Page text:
Project description:BACKGROUND:Pharmaceutical companies and other trial sponsors must submit certain trial results to ClinicalTrials.gov. The validity of these results is unclear. PURPOSE:To validate results posted on ClinicalTrials.gov against publicly available U.S. Food and Drug Administration (FDA) reviews on Drugs@FDA. DATA SOURCES:ClinicalTrials.gov (registry and results database) and Drugs@FDA (medical and statistical reviews). STUDY SELECTION:100 parallel-group, randomized trials for new drug approvals (January 2013 to July 2014) with results posted on ClinicalTrials.gov (15 March 2015). DATA EXTRACTION:2 assessors extracted, and another verified, the trial design, primary and secondary outcomes, adverse events, and deaths. RESULTS:Most trials were phase 3 (90%), double-blind (92%), and placebo-controlled (73%) and involved 32 drugs from 24 companies. Of 137 primary outcomes identified from ClinicalTrials.gov, 134 (98%) had corresponding data at Drugs@FDA, 130 (95%) had concordant definitions, and 107 (78%) had concordant results. Most differences were nominal (that is, relative difference <10%). Primary outcome results in 14 trials could not be validated. Of 1927 secondary outcomes from ClinicalTrials.gov, Drugs@FDA mentioned 1061 (55%) and included results data for 367 (19%). Of 96 trials with 1 or more serious adverse events in either source, 14 could be compared and 7 had discordant numbers of persons experiencing the adverse events. Of 62 trials with 1 or more deaths in either source, 25 could be compared and 17 were discordant. LIMITATION:Unknown generalizability to uncontrolled or crossover trial results. CONCLUSION:Primary outcome definitions and results were largely concordant between ClinicalTrials.gov and Drugs@FDA. Half the secondary outcomes, as well as serious events and deaths, could not be validated because Drugs@FDA includes only "key outcomes" for regulatory decision making and frequently includes only adverse event results aggregated across multiple trials. PRIMARY FUNDING SOURCE:National Library of Medicine.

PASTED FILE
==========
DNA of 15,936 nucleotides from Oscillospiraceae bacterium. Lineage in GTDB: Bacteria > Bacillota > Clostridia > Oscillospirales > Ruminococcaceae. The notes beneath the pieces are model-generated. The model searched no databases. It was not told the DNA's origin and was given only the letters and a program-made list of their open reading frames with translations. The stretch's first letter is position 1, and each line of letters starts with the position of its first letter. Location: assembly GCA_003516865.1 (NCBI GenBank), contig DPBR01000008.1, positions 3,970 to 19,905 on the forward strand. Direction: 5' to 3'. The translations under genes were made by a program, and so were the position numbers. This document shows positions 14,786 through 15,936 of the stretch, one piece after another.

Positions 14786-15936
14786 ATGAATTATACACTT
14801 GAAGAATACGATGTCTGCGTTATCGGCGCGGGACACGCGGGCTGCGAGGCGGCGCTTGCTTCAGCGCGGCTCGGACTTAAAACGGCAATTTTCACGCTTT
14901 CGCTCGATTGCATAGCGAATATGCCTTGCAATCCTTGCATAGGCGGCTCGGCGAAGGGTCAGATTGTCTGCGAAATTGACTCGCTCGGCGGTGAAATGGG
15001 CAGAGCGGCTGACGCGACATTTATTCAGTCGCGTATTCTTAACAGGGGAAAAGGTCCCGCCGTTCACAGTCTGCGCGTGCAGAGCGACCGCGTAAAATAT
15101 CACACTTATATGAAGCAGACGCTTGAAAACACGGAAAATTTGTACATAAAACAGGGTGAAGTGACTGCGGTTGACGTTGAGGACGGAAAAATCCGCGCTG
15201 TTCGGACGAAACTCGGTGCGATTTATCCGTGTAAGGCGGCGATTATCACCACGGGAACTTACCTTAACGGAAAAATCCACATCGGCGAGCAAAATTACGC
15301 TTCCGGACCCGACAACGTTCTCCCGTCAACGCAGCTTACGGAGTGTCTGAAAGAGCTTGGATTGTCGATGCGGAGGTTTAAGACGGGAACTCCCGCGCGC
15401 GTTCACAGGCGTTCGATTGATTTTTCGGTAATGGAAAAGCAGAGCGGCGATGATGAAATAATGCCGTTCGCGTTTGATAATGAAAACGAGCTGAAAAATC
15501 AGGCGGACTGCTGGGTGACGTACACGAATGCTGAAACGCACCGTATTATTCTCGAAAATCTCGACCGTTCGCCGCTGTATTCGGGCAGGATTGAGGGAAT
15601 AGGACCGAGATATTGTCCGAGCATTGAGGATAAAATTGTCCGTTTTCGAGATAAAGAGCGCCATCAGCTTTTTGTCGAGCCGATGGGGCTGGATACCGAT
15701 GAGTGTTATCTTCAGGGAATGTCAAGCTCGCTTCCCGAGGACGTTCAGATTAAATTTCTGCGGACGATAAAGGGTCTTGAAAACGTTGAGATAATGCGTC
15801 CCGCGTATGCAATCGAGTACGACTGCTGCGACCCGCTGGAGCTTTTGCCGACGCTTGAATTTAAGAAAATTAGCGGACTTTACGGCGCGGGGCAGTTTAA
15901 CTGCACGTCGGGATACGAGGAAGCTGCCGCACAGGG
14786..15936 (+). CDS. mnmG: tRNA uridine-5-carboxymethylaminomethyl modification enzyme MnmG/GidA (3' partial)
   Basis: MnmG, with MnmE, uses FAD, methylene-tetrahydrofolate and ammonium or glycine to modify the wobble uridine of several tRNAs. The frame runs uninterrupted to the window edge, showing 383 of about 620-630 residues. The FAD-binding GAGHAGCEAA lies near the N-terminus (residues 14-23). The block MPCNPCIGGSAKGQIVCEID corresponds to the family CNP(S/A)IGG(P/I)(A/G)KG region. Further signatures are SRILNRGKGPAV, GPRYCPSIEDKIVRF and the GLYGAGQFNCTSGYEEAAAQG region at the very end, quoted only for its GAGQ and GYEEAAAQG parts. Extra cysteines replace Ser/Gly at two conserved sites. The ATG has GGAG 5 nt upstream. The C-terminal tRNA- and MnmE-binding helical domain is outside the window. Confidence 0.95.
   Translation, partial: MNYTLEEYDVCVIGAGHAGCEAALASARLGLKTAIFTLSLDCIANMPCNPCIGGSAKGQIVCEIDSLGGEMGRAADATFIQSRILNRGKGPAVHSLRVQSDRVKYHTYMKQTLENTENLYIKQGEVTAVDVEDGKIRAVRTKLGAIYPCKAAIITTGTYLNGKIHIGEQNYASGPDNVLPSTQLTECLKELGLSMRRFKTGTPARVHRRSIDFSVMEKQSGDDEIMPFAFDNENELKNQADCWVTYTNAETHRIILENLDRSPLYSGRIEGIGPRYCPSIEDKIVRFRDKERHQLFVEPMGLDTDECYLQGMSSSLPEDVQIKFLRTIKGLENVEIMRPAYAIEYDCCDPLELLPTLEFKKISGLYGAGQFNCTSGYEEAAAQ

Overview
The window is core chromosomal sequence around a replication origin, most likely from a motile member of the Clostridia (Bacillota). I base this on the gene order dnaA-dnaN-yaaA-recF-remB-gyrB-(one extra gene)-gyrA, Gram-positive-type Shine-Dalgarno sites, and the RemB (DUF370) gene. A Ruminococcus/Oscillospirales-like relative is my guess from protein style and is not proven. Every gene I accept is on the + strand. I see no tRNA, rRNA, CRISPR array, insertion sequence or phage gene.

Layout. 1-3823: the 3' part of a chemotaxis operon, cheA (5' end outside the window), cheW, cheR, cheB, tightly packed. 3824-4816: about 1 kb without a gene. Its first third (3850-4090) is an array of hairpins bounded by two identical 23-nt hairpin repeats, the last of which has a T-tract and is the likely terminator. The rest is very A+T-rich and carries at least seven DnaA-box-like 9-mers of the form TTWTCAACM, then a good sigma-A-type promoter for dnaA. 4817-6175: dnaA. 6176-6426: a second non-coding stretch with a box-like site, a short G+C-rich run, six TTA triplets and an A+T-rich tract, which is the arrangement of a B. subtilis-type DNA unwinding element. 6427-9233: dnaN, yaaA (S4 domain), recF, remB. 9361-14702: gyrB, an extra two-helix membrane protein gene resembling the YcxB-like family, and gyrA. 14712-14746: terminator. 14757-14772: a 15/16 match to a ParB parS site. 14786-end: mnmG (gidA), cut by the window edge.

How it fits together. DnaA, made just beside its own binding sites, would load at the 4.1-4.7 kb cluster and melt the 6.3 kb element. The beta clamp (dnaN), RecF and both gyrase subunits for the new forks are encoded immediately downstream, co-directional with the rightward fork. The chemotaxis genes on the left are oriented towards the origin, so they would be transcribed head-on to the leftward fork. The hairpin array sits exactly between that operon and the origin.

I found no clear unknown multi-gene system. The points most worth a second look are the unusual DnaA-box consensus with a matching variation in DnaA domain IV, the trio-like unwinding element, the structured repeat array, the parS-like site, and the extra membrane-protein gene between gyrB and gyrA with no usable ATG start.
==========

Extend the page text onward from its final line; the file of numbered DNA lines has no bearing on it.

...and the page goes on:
Project description:Importance:Clinical trial evidence used to support drug approval is typically the only information on benefits and harms that patients and clinicians can use for decision-making when novel cancer therapies become available. Various evaluations have raised concern about the uncertainty surrounding these data, and a systematic investigation of the available information on treatment outcomes for cancer drugs approved by the US Food and Drug Administration (FDA) is warranted. Objective:To describe the clinical trial data available on treatment outcomes at the time of FDA approval of all novel cancer drugs approved for the first time between 2000 and 2016. Design, Setting, and Participants:This comparative effectiveness study analyzed randomized clinical trials and single-arm clinical trials of novel drugs approved for the first time to treat any type of cancer. Approval packages were obtained from drugs@FDA, a publicly available database containing information on drug and biologic products approved for human use in the US. Data from January 2000 to December 2016 were included in this study. Main Outcomes and Measures:Regulatory and clinical trial characteristics were described. For randomized clinical trials, summary treatment outcomes for overall survival, progression-free survival, and tumor response across all therapies were calculated, and median absolute survival increases were estimated. Tumor types and regulatory characteristics were assessed separately. Results:Between 2000 and 2016, 92 novel cancer drugs were approved by the FDA for 100 indications based on data from 127 clinical trials. The 127 clinical trials included a median of 191 participants (interquartile range [IQR], 106-448 participants). Overall, 65 clinical trials (51.2%) were randomized, and 95 clinical trials (74.8%) were open label. Of 100 indications, 44 indications underwent accelerated approval, 42 indications were for hematological cancers, and 58 indications were for solid tumors. Novel drugs had mean hazard ratios of 0.77 (95% CI, 0.73-0.81; I2?=?46%) for overall survival and 0.52 (95% CI, 0.47-0.57; I2?=?88%) for progression-free survival. The median tumor response, expressed as relative risk, was 2.37 (95% CI, 2.00-2.80; I2?=?91%). The median absolute survival benefit was 2.40 months (IQR, 1.25-3.89 months). Conclusions and Relevance:In this study, data available at the time of FDA drug approval indicated that novel cancer therapies were associated with substantial tumor responses but with prolonging median overall survival by only 2.40 months. Approval data from 17 years of clinical trials suggested that patients and clinicians typically had limited information available regarding the benefits of novel cancer treatments at market entry.